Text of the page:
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Remote Patient Monitoring Devices: A Lifeline for Care Continuity
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VeeMed

December 7, 2020

Remote Patient Monitoring devices or RPM is the next frontier in modern medical science. In 2020, the global market size for the RPM systems was predicted to reach a value of over $2 billion by 2027. With social distancing becoming the new normal in a pandemic-ridden world and the desire to transition to value-based healthcare, the vast majority of healthcare and pharmaceutical industries are heavily investing in devices and technology that is capable of gathering patient data remotely. 

Remote monitoring devices allow the patient to use a device as simple as the smartphone to acquire and send their patient-generated health data (or PGHD) to their doctors. Instead of scheduling an appointment, commuting to and from a provider’s office, sitting in a waiting room and then an exam room to see a doctor, patients can have many of their tests and checkups performed remotely.

How Do Remote Patient Monitoring Devices Work?

Remote patient monitoring devices are a subcategory of homecare telehealth that are used to collect data about a patient, including weight, heart rate, blood pressure, heart rhythm, blood sugar, and more. A telehealth system sends the data securely to the patient’s provider for monitoring.

Remote patient monitoring devices, such as wearable devices and health apps  conveniently and effortlessly blend in with a patient’s lifestyle. Everything from sensor patches to smartphone pads make gathering vital signs and symptomatic data comfortable, fast and easy. Wearable devices are rapidly growing in chronic disease management because they are not only simple for the patient to manage, but they are believed to enhance and improve telehealth outcomes.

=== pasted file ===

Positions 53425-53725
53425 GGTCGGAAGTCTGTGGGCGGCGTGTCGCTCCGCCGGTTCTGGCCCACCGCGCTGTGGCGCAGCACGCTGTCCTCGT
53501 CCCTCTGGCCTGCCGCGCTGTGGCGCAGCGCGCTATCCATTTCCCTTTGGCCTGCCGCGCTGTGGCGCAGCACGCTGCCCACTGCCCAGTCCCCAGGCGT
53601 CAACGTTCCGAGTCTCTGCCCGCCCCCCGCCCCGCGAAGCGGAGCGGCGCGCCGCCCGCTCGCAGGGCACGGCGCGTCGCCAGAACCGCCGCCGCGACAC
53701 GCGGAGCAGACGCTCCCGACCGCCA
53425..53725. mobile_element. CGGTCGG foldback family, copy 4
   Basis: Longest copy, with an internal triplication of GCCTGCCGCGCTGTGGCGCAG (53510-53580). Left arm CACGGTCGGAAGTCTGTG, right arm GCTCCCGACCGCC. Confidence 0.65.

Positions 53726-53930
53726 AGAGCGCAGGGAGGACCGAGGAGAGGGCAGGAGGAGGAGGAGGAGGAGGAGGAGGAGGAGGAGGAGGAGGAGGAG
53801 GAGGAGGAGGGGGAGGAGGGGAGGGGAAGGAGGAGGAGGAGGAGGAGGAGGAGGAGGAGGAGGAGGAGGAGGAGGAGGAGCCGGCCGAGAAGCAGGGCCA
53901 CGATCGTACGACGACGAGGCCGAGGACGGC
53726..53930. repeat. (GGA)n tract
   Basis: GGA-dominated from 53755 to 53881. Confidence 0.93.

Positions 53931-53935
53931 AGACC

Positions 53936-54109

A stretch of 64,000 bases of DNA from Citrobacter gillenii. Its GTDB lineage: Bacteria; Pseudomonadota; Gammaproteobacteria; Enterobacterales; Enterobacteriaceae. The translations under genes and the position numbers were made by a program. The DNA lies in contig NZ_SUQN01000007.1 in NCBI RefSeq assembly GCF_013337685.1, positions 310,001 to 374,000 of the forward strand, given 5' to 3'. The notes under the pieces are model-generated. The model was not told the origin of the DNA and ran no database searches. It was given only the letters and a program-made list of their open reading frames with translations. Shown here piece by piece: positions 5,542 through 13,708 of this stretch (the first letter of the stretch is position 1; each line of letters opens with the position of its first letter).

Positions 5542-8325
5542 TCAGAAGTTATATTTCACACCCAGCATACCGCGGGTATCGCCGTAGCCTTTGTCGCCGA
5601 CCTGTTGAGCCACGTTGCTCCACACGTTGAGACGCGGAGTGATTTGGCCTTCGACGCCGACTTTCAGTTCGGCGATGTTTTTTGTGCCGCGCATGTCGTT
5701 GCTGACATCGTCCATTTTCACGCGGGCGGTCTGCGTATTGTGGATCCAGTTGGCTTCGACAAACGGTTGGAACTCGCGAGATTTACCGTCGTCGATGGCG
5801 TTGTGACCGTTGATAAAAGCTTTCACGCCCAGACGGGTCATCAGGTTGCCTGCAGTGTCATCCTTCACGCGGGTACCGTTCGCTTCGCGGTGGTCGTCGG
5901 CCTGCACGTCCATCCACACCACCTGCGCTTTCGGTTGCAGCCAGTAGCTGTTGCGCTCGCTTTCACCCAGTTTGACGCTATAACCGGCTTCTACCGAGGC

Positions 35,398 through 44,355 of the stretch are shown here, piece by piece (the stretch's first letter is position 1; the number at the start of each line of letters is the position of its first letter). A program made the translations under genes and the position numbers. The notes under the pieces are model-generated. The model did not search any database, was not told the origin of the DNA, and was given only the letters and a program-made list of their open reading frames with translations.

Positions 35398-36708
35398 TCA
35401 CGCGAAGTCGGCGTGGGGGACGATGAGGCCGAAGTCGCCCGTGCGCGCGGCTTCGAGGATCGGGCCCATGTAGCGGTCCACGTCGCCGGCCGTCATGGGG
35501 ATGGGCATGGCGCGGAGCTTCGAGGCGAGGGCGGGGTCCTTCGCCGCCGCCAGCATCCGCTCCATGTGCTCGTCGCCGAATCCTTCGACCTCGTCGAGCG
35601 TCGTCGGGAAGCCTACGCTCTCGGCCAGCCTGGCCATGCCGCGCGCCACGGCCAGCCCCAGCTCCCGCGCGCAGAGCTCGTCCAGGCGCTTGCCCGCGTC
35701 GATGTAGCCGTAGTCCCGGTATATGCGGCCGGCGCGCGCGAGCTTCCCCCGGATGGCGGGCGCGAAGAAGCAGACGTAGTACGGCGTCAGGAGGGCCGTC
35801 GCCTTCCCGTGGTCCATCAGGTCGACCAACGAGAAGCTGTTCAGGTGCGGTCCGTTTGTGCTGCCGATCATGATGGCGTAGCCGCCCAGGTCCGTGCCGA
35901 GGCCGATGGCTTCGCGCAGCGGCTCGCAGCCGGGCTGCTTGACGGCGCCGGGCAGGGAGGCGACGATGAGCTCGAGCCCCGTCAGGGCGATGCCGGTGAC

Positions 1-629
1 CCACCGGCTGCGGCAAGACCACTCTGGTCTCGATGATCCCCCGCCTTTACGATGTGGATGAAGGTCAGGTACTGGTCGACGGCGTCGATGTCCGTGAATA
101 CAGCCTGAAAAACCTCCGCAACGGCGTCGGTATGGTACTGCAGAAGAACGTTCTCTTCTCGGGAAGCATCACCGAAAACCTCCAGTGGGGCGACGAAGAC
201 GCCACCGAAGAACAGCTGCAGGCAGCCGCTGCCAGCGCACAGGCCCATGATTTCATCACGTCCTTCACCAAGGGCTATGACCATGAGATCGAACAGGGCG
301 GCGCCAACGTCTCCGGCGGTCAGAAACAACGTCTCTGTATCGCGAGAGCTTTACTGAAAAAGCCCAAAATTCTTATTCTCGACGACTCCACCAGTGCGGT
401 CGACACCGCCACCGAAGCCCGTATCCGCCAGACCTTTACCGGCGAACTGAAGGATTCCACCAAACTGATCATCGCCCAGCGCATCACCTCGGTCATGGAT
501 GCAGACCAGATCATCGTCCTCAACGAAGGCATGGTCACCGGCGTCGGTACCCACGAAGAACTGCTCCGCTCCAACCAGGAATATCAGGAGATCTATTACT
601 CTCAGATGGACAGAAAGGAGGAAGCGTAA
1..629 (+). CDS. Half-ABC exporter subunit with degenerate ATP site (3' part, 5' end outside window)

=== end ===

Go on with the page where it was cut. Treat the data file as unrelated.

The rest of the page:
With remote patient monitoring devices, providers are able to administer personalized healthcare to the patients in the comfort of home. When combined with a telehealth solution, providers can effectively connect with their patients and provide a better patient experience for ongoing monitoring. Providers who utilize these technologies believe that patients will experience improved outcomes as they become more proactive in managing their chronic conditions.

Simply put, remote monitoring devices are making virtual care from providers easier and more accessible. 

Examples of Remote Patient Monitoring Devices

Handheld assets are the backbone of remote patient monitoring systems. Their ability to gather and transmit the data over online platforms takes healthcare to a new level. Some of the most common ones used for patients are:

– Blood pressure monitors, along with pulse readings

– Glucose indicators for those who have diabetes

– Remote infertility treatment

– Exercise and calorie burning trackers

– Calorie intake calculators

– Surveillance monitors for dementia patients

– Voice apps that remind patients to take medications

Benefits of Remote Patient Monitoring Care